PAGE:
For 130 years historians and military strategists have been obsessed by the battle of Chancellorsville. It began with an audaciously planned stroke by Union general Joe Hooker as he sent his army across the Rappahannock River and around Robert E. Lee's lines. It ended with that same army fleeing back in near total disarray - and Hooker's reputation in ruins. This splendid account of Chancellorsville - the first in more than 35 years - explains Lee's most brilliant victory even as it places the battle within the larger canvas of the Civil War.
On the day the first shots of the Civil War were fired, a mob in Richmond clambered on top of the Capitol to raise the Confederate flag. Four years later, another flag was raised in its place while the city burned below. A 13-year-old girl compared the stars and stripes to "so many bloody gashes". This richly detailed, absorbing book brings to life the years in which Richmond was the symbol of Southern independence and the theater for a drama as splendid, sordid, and tragic as the war itself.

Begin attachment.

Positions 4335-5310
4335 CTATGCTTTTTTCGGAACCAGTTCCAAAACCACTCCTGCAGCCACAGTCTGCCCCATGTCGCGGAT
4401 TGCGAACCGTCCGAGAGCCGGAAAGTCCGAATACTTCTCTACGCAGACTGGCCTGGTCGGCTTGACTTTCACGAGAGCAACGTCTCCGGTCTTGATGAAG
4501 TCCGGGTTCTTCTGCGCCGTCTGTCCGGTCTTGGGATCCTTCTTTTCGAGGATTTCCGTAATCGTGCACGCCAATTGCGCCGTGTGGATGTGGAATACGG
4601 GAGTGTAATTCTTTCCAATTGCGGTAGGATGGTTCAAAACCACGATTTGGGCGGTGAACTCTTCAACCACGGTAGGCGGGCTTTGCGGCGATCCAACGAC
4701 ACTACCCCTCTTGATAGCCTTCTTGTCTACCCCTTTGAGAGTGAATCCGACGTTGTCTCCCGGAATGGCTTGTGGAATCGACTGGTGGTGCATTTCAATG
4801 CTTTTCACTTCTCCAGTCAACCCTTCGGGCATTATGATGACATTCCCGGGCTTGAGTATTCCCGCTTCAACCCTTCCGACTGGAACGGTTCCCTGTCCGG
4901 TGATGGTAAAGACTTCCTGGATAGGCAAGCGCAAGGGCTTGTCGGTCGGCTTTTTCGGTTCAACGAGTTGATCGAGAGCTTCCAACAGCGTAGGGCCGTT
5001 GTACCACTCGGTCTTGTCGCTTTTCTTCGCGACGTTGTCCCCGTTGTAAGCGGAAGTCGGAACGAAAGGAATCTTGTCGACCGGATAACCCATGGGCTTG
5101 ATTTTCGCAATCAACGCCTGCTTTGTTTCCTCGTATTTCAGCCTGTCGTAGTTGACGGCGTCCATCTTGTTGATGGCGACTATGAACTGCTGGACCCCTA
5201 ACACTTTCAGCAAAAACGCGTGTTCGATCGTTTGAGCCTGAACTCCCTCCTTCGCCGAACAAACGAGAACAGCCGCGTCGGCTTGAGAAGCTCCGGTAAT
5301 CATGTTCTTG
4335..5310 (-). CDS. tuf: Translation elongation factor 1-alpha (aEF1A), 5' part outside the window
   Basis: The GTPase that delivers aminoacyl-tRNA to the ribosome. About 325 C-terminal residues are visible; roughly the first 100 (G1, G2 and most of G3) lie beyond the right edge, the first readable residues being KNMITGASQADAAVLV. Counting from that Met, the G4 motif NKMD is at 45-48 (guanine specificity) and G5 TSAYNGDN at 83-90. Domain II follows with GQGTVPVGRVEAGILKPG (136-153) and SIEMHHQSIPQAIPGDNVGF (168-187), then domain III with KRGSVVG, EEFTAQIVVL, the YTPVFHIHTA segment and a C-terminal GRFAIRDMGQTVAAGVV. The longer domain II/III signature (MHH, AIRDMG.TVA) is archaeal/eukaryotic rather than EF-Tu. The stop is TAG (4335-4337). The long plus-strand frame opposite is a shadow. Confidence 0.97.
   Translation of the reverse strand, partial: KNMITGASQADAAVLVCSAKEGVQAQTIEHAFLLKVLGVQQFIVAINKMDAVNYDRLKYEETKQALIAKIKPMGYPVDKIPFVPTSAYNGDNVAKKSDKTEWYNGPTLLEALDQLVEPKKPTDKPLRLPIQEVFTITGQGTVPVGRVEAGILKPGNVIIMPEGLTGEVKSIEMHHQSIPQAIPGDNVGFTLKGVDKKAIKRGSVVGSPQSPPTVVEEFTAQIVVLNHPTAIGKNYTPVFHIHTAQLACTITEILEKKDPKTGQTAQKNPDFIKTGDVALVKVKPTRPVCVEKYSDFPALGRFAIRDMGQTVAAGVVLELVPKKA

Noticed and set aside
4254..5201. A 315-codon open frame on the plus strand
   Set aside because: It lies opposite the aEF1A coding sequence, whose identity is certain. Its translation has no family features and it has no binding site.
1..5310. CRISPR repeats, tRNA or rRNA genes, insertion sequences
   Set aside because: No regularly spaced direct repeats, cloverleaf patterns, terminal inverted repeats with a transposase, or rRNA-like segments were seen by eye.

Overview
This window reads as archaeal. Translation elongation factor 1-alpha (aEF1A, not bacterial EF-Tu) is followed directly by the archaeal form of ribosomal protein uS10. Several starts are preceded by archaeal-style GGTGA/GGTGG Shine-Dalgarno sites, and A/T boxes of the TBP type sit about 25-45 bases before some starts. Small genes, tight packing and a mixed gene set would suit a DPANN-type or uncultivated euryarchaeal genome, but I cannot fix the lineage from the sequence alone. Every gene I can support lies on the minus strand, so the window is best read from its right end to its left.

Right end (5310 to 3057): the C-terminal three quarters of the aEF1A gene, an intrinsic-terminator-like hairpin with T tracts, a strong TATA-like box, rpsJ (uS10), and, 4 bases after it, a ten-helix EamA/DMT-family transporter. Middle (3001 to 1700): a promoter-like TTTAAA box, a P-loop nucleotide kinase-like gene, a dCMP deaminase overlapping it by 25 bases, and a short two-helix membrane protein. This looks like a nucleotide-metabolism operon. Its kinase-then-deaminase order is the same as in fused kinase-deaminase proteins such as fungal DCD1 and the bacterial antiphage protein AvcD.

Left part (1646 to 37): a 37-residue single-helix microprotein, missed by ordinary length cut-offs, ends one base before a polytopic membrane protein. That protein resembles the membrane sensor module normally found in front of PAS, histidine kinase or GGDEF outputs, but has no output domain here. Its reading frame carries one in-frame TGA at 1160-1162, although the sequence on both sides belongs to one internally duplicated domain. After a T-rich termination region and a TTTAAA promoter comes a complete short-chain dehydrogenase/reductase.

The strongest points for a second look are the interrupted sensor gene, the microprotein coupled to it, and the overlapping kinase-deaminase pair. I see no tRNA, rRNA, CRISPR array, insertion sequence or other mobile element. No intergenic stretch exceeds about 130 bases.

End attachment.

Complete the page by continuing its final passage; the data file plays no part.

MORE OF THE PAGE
"Enjoyed the history very much"